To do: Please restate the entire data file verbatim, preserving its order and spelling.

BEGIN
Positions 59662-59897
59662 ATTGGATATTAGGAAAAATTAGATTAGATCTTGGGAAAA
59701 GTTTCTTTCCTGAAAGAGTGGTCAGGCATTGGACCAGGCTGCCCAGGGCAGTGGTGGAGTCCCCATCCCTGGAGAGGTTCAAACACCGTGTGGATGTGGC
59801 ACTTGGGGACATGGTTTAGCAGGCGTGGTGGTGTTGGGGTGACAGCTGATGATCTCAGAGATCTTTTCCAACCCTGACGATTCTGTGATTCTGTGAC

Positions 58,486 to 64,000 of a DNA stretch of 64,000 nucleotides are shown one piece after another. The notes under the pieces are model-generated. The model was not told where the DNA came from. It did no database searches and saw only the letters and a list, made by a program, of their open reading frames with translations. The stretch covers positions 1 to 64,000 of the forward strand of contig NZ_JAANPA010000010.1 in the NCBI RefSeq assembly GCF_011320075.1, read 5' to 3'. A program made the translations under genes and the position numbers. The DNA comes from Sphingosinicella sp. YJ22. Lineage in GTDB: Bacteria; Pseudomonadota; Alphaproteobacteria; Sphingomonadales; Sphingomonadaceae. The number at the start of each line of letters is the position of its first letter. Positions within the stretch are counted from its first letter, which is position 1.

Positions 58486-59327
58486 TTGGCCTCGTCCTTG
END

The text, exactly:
Positions 59662-59897
59662 ATTGGATATTAGGAAAAATTAGATTAGATCTTGGGAAAA
59701 GTTTCTTTCCTGAAAGAGTGGTCAGGCATTGGACCAGGCTGCCCAGGGCAGTGGTGGAGTCCCCATCCCTGGAGAGGTTCAAACACCGTGTGGATGTGGC
59801 ACTTGGGGACATGGTTTAGCAGGCGTGGTGGTGTTGGGGTGACAGCTGATGATCTCAGAGATCTTTTCCAACCCTGACGATTCTGTGATTCTGTGAC

Positions 58,486 to 64,000 of a DNA stretch of 64,000 nucleotides are shown one piece after another. The notes under the pieces are model-generated. The model was not told where the DNA came from. It did no database searches and saw only the letters and a list, made by a program, of their open reading frames with translations. The stretch covers positions 1 to 64,000 of the forward strand of contig NZ_JAANPA010000010.1 in the NCBI RefSeq assembly GCF_011320075.1, read 5' to 3'. A program made the translations under genes and the position numbers. The DNA comes from Sphingosinicella sp. YJ22. Lineage in GTDB: Bacteria; Pseudomonadota; Alphaproteobacteria; Sphingomonadales; Sphingomonadaceae. The number at the start of each line of letters is the position of its first letter. Positions within the stretch are counted from its first letter, which is position 1.

Positions 58486-59327
58486 TTGGCCTCGTCCTTG